Not to be run down, I pulled myself up and went back to school the following autumn for a 5th year of high school. Two weeks to the year of my car accident, I was on my way to my first hour class when a woman ran a stop sign and slammed into my car, sending me spinning 180 degrees. That was September.
I went back to therapy. I dropped out of school to deal with the emotional and physical mess I was in. I went back on anti-depressants to deal with it. I gained more weight.
The following February, I was in a friend's car, on my way to school to register for the last trimester of school. It was pouring ice cold rain and we were pulling up to a stoplight just off the freeway. We never stopped. I watched as he slammed on his breaks and we slid right through the light at 55 miles an hour, catching the back left corner bumper of a van coming off the freeway. Slow motion. By the time we stopped spinning, I was aware of searing pain running through my neck and shoulders. We went to urgent care.
X-rays revealed that the injured disks from my first accident were not injured anymore, they had fused from the impact and injury resulting from more than one accident. And not only that, I had fused disks in my lower back and massive muscle swelling in my left shoulder. I was given a neck brace, a written prescription for narcotics and discharged.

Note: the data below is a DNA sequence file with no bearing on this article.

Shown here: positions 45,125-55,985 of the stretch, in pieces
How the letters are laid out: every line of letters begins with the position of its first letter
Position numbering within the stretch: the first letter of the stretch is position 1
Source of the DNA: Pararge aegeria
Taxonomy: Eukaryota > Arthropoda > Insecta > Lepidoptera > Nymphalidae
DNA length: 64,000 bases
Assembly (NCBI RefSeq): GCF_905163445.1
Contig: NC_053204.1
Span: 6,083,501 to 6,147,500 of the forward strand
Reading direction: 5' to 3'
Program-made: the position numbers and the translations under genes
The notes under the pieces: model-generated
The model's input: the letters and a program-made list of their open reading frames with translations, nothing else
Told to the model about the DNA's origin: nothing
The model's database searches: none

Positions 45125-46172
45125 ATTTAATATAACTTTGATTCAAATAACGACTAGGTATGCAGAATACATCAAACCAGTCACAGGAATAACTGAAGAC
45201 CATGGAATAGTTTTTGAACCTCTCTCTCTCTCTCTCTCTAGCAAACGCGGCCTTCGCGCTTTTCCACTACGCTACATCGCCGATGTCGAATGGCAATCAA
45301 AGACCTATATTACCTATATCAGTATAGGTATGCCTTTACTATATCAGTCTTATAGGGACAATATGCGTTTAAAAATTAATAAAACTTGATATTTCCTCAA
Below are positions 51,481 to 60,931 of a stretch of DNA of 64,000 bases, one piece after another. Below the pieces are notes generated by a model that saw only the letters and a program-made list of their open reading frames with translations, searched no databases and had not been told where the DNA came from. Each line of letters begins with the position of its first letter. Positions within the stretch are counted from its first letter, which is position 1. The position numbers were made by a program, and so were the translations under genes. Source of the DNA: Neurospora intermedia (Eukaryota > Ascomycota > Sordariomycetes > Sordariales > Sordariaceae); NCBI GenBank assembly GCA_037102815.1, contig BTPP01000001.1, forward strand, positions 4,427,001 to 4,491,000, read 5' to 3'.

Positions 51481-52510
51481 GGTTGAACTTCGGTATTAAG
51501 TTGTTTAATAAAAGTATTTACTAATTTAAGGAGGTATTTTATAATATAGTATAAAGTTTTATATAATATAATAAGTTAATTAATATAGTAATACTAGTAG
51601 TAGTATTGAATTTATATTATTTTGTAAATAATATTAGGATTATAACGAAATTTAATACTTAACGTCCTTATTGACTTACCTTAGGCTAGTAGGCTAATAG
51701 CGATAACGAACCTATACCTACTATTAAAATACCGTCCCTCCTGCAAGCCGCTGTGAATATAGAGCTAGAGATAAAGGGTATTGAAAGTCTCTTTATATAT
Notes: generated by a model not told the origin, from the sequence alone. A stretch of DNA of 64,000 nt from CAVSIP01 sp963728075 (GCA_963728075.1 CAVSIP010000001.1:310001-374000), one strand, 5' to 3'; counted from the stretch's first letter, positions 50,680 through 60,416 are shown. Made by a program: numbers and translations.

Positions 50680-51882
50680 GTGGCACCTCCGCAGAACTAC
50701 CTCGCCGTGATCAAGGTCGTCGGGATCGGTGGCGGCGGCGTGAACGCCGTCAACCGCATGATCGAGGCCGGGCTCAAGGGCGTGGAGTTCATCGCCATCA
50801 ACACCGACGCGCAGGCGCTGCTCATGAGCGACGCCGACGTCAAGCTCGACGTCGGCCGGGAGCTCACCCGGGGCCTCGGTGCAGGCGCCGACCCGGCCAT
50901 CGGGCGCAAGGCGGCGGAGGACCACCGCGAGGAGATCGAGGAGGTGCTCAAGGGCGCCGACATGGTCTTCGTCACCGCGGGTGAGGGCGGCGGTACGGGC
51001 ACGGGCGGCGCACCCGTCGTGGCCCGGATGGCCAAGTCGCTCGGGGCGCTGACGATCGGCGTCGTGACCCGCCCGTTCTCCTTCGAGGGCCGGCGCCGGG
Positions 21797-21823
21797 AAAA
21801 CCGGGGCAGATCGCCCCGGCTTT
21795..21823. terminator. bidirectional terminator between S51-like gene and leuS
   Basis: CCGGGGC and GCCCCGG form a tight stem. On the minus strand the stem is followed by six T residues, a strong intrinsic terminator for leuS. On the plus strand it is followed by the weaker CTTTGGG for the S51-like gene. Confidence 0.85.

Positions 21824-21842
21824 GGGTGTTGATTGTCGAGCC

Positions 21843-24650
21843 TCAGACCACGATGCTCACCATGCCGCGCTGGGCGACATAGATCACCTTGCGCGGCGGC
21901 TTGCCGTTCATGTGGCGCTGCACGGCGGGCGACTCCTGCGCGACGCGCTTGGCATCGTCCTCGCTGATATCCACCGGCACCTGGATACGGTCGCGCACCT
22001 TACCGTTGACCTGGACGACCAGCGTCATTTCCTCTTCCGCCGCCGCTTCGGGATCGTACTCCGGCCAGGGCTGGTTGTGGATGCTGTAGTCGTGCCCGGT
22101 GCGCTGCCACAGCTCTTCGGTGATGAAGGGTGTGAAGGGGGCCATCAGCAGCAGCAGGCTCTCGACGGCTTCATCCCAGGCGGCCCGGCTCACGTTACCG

I never filled that pain prescription. I still went over to my school to register for the last trimester of school and I went to to graduate and walk the line for my high school diploma all a week before my twentieth birthday.
College was a mess. (Cosmetology, another career where you spend your life in front of a mirror. Anyone else see the irony??) Weight up and down and all over, but I ended up slimming way down because of stress and I walked everywhere because I didn't own a car.
By the time I got married at 22, I was once again a size 4. The most painful day of my life was the day I got married. The weight of my dress, standing all day, my 8 lb. bouquet I was only able to hold for pictures, was placed next to the cake and forgotten about. The two day drive to our new home I spent with my husband was more pain than I can remember experiencing. When we'd stop for gas, he'd hold me while I cried.
After marriage, I learned to eat my feelings rather than take it out on dance, but I had no idea that's what I was doing. We found and amazing chiropractor would help me start healing over the course of the last nearly 7 years. I learned from my chiropractor the worst thing I could've done was quit dance because it would've kept my muscles and spine flexible and may have helped my disks from fusing together. More devastation. More anger. More antidepressants. More weight gain.